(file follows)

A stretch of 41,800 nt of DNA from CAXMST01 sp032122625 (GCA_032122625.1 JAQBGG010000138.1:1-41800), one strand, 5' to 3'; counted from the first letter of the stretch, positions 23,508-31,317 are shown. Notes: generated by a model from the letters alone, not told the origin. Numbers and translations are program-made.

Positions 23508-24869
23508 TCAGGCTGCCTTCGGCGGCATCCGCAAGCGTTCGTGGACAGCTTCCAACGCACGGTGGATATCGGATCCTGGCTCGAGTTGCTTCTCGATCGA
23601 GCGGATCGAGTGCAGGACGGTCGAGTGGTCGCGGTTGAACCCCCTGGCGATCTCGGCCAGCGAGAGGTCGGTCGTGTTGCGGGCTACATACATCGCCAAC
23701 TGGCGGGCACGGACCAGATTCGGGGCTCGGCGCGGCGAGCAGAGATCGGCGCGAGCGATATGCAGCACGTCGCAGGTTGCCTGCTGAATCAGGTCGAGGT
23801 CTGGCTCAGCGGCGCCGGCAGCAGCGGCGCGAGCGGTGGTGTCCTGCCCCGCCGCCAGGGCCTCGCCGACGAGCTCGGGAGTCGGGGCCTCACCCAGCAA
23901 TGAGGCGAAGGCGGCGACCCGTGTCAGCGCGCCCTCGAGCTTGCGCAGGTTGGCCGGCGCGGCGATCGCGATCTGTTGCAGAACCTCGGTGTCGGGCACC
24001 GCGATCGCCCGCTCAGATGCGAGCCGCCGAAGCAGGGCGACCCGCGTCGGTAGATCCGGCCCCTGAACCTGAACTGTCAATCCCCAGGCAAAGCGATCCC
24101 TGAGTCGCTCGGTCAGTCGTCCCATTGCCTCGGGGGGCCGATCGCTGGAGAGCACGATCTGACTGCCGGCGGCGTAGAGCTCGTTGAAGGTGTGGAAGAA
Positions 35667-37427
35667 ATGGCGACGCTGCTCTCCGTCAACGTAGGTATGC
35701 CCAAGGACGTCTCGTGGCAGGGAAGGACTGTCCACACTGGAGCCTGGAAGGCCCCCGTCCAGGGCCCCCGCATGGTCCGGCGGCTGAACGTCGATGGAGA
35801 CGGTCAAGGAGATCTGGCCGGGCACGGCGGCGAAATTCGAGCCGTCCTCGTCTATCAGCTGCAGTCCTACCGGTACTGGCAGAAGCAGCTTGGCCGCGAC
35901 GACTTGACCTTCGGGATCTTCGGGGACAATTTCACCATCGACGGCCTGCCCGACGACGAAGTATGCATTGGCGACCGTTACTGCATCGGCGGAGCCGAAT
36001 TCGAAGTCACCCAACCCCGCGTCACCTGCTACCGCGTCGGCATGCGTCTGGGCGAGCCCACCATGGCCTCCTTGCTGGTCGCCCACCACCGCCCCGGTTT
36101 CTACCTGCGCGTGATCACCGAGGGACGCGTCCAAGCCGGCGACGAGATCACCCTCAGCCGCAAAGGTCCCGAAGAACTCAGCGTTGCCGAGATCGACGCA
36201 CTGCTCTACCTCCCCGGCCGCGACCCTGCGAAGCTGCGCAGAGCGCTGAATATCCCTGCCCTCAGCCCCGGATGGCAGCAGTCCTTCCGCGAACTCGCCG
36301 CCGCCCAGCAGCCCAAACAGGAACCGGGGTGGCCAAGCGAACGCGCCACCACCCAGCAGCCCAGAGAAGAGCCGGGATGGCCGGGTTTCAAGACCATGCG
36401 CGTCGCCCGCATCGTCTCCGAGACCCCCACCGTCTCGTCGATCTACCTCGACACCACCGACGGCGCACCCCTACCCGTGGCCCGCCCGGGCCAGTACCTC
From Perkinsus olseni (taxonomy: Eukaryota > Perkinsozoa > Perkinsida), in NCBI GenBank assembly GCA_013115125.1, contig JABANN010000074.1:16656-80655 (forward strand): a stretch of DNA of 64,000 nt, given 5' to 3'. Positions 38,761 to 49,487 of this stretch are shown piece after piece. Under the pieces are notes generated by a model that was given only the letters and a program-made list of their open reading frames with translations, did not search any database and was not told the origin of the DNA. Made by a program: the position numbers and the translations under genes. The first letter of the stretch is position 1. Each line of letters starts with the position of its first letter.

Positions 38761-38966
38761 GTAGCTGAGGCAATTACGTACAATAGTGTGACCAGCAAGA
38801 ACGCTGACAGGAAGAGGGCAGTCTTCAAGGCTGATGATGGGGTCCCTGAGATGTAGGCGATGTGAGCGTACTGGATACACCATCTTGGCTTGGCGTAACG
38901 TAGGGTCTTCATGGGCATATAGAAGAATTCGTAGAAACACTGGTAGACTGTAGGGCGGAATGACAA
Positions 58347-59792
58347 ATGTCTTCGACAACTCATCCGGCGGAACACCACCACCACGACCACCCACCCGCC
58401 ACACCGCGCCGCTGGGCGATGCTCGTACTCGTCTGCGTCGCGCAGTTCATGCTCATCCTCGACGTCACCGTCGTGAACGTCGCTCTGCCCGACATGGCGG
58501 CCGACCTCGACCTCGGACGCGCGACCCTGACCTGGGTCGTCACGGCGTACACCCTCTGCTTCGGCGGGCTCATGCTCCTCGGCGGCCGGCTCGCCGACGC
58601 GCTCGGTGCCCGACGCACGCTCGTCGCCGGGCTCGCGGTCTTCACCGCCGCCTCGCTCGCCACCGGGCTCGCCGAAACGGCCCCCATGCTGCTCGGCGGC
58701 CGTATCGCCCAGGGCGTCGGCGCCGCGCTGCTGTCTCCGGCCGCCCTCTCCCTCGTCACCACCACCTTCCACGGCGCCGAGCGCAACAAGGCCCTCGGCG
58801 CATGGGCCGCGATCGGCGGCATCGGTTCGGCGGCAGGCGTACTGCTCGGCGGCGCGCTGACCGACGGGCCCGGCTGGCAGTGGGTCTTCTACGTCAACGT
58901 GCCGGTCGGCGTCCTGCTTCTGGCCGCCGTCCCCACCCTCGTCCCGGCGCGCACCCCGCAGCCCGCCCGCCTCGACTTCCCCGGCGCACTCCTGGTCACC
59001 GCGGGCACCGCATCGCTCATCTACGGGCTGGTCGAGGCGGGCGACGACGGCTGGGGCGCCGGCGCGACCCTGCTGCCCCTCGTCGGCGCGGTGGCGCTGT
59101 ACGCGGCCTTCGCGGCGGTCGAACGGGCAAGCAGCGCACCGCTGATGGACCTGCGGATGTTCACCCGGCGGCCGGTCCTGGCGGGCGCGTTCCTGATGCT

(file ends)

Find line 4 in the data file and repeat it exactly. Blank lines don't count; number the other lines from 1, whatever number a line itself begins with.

23601 GCGGATCGAGTGCAGGACGGTCGAGTGGTCGCGGTTGAACCCCCTGGCGATCTCGGCCAGCGAGAGGTCGGTCGTGTTGCGGGCTACATACATCGCCAAC